Importantly though, the golf course itself is a match for the journey. Not only is it golf in a beautiful, raw and expansive landscape but the shot values are very high. This is not gimmicky golf that you may expect in a location as unique and dramatic as this.
There is minimal fuss both off and on the golf course. A mostly unmanned clubhouse has an honesty box to pop your modest green-fee into and a small lounge which boasts a fine view over the 18th green and out to sea. We paid just £15 for a round after 5pm.
We played just nine holes and whilst another loop would have been more than desirable our golfing stomach felt full and content. Durness packs a lot of good golf into its nine holes. Nine was just enough and felt right.
The sprawling property is one of its biggest assets. The big, top of the world feeling, enhances the joy to be alive factor. The spaciousness and backdrop add to the ‘one of a kind’ nature but again I must stress this is serious golf.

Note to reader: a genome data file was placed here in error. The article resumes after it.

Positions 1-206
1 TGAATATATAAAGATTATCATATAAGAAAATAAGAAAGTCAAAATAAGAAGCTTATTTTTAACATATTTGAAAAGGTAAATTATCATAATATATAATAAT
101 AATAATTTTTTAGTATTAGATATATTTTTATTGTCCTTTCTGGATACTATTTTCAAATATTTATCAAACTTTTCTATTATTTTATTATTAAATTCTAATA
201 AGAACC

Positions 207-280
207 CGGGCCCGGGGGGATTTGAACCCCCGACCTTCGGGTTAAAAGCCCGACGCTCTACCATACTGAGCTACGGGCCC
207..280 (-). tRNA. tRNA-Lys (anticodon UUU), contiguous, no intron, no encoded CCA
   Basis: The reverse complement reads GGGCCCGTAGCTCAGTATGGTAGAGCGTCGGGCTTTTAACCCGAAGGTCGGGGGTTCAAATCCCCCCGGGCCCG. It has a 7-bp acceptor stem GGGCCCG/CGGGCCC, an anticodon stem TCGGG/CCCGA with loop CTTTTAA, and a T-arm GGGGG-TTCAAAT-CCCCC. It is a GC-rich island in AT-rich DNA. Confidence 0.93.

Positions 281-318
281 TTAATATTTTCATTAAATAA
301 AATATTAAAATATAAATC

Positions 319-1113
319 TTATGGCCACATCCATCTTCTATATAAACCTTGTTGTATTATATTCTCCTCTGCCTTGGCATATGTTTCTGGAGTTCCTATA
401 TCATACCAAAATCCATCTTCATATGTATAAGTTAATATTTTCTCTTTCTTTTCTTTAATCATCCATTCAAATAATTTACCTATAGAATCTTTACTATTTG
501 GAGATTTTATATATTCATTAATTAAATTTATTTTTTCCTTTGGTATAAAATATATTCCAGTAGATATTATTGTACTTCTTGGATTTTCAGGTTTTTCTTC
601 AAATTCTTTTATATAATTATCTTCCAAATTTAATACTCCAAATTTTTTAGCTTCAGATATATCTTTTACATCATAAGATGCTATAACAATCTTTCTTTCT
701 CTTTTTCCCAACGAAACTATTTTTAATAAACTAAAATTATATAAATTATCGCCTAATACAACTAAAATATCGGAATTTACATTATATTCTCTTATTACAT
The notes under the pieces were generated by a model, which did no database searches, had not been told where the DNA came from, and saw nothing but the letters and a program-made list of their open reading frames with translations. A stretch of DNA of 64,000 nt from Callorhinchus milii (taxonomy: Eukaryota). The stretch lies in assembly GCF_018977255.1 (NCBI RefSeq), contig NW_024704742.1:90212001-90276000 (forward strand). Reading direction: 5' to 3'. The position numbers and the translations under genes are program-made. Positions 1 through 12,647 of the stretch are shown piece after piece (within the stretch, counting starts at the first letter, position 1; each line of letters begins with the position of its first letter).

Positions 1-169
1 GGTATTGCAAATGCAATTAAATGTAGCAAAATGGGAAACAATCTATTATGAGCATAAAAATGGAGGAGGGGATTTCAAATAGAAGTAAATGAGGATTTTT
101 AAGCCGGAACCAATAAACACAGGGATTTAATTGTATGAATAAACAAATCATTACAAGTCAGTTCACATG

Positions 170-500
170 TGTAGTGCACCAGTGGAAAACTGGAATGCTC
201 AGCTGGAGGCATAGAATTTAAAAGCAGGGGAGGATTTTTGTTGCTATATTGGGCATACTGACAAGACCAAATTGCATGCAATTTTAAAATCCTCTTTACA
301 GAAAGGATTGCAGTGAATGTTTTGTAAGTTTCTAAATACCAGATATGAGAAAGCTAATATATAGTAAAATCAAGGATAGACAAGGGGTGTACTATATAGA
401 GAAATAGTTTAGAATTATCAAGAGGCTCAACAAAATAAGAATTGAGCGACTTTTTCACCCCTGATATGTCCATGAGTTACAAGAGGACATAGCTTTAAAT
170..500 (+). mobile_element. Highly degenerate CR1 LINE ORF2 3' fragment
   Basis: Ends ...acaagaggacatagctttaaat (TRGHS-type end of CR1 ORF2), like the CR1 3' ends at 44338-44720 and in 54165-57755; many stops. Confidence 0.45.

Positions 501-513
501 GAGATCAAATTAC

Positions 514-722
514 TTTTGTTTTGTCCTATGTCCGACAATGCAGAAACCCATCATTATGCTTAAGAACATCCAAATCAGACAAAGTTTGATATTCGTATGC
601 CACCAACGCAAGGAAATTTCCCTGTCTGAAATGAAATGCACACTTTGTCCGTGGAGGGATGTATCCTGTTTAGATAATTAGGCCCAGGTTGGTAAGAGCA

There isn’t a really poor hole among the group. I’m not personally a fan of steep uphill approaches and that is what greets you at the first but from that moment on there are eight extremely solid golf holes; each one varied and each one so much fun to play.
The last hole is the one that is talked about often at Durness; a mid-to-long iron over a rocky, vertigo inducing inlet to a green sat perilously close to the edge of the cliffs; my two-handicap playing partner took three attempts to find dry land.
As I mentioned earlier, we departed West Yorkshire at 5am and 12 hours later arrived in Durness. We had travelled over 500 miles to get there; every one of them was worth it.
It took us a little over 90 minutes to play the course as we walked the 2,753 yards to cover our nine holes; every step was worth it.
Durness is both a journey and a destination.
Ed is the founder of Golf Empire – click the link to read his full review.
It took years of galavanting on golf trips elsewhere in the Highlands before I finally decided to make the 7-hour trip from Glasgow up to Durness last week. After you’ve gone the extra mile, driving through acres of rather bleak moorland on single track roads for large parts of the journey once you turn off the A9, you just hope the effort’s been worthwhile when you arrive at your destination.